Jazz Jennings, subject of the children’s book I am Jazz, says he has “a girl brain but a boy body.” It’s a typical statement for a transgender person It’s also false. Very clearly false, and I hope uncontroversially so. The brain is very much a part of the body, and if Jazz was born with a boy body, then Jazz was born with a boy brain. Every boy body with its xy chromosomes has a boy brain with xy chromosomes.
Science has found some clear differences between male and female brain structures, but has not found that trans persons have the other sex’s brain structure. Jazz’s brain grew up just as male as his genitalia. Whether it still is in every way or not, doesn’t matter. Hormones might change a brain to some extent, but Jazz says he’s had a “girl brain” since long before he started taking any treatments.
So what’s going on here? Let’s take a best-case look at it, from Jazz’s perspective. I’ll leave aside for now the other explanation, which is that Jazz has a very sadly confused boy brain in a boy body. Let’s offer him (for now) the greatest benefit of the doubt. (Except for this: it’s a matter of policy for me to use pronouns that match a person’s physical sex.)
Jazz very definitely doesn’t have a girl brain, but perhaps he has a girl mind. That is, it could be that Jazz’s personality, thinking, learning, desires, and volitions are all “girl,” in spite of his having a boy brain. If so, then Jazz has a girl mind and a boy brain. How then do these two aspects of Jazz relate to each other?
It’s almost as if Jazz s implying his brain isn’t part of his body. And there you begin to see where the matter might take us.
Theories on mind and brain differ. Theists typically hold that the mind and the brain are distinct in some way, so that a person’s identity, decisions, actions, and consciousness are free of the brain’s control to at least some extent. They’re not fully determined by the brain’s electrochemical interactions, in fact, the brain can be affected by the mind acting as its own agent.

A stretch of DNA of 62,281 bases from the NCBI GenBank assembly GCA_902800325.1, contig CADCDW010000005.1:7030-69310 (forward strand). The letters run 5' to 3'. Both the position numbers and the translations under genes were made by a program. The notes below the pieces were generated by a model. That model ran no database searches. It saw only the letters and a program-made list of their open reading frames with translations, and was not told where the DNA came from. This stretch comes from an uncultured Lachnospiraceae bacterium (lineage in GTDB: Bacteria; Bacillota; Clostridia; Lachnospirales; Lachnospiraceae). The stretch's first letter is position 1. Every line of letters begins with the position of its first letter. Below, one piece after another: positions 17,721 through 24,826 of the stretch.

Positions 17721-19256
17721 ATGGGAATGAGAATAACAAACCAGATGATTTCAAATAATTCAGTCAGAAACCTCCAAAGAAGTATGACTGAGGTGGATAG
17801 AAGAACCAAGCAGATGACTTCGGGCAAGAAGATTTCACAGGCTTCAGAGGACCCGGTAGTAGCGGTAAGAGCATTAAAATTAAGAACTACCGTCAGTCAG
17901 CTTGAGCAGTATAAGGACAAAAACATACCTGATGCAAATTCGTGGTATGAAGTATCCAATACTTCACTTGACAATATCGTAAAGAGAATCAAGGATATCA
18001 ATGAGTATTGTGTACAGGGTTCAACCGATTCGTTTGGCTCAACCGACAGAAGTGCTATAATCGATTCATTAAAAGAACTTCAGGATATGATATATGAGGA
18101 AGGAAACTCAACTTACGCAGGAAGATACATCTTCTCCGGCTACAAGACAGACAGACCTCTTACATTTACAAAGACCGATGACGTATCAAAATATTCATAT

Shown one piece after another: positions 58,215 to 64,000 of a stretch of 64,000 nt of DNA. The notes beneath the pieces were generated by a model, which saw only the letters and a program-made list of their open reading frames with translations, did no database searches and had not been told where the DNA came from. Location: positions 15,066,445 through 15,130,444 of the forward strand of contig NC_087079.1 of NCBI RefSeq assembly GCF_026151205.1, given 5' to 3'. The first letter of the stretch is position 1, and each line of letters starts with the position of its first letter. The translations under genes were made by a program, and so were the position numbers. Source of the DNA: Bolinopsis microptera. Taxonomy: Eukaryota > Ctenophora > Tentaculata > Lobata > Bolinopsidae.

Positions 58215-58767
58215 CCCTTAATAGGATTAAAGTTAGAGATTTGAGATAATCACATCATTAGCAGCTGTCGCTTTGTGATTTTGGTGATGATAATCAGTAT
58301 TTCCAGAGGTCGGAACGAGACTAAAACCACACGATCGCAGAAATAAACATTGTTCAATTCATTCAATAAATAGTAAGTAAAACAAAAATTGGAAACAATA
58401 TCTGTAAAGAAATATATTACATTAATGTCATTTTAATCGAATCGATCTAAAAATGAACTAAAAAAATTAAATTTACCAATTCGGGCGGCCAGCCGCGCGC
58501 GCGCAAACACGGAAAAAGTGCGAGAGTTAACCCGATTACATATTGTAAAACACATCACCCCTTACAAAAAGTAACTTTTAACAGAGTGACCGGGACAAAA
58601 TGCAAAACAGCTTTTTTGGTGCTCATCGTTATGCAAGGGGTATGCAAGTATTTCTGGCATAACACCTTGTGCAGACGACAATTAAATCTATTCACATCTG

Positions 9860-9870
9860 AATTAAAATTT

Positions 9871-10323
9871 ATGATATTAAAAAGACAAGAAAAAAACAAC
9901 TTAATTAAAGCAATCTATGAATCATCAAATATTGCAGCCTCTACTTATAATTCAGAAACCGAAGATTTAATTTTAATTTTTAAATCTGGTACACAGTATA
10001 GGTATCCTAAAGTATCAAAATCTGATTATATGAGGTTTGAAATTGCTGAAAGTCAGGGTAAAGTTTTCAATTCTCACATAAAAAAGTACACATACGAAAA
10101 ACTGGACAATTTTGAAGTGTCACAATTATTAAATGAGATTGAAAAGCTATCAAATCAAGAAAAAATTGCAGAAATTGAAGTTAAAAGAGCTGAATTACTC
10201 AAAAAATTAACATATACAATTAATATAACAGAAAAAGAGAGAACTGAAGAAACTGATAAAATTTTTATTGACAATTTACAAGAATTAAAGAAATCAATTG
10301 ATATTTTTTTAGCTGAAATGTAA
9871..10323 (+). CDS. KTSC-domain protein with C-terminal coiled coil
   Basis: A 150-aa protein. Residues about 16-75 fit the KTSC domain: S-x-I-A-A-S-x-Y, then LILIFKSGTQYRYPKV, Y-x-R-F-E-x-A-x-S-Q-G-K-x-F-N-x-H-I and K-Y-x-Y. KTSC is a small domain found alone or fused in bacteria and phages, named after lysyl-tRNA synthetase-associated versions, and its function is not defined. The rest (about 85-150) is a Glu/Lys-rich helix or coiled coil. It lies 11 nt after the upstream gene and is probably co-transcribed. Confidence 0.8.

This distinction between mind and brain is called dualism, of which there are two main varieties (hylemorphic and substance). The difference between the two need not concern us for now; the main thing is that for theists, there’s no issue involved in regarding the mind as at least somewhat independent of the brain. The mind is actually somewhat in charge of the brain. It works both ways; each influences the other.
Non-theists are typically averse to that thinking. Again, there are differences of opinion here, but for materialistic atheists, there can be no such mind/brain independence. The mind cannot have its own distinct agency, its own reality independent of the brain.
Some philosophers an atheistic/materialist take it that the mind — thoughts, feelings, actions, identity, consciousness, everything — is absolutely determined by brain activity. Some take that as far as concluding that consciousness and free will are illusions foisted upon the self by the brain. That theory has its own problems: upon whom is the foisting foisted, for one thing?
Nevertheless it seems that the lesser conclusion — that the mind, in every aspect, is absolutely determined by the brain — is entailed by atheistic materialism. For materialism is monistic, in contrast to theism’s dualism. It holds that nothing exists but nature, and nature is nothing other than matter and energy interacting according to natural law. All events are fully determined by previous conditions (matter-energy states) and by the absolute reign of unbreakable, uninterruptible natural law. That leaves no room for any non-determined “mind” to wiggle its way into the system to do anything on its own. It’s entirely subservient to the brain.
Now, there are multiple versions of the mind-brain relationship offered by materialist atheists, but they all hold that either that the mind is the brain (and vice versa) or that the mind is absolutely the product of the brain; it has no agency of its own; it’s entirely the slave of the brain.
Meanwhile, however, atheists typically stand 1oo percent behind statement’s like Jazz’s — that she (it’s Jazz’s statement this time, so I’ll state it Jazz’s way) has a girl brain in a boy body, or maybe a girl mind in a boy body.
And that leads to three questions for materialist atheists:
Image Credit(s): Robina Weermeijer/Unsplash.
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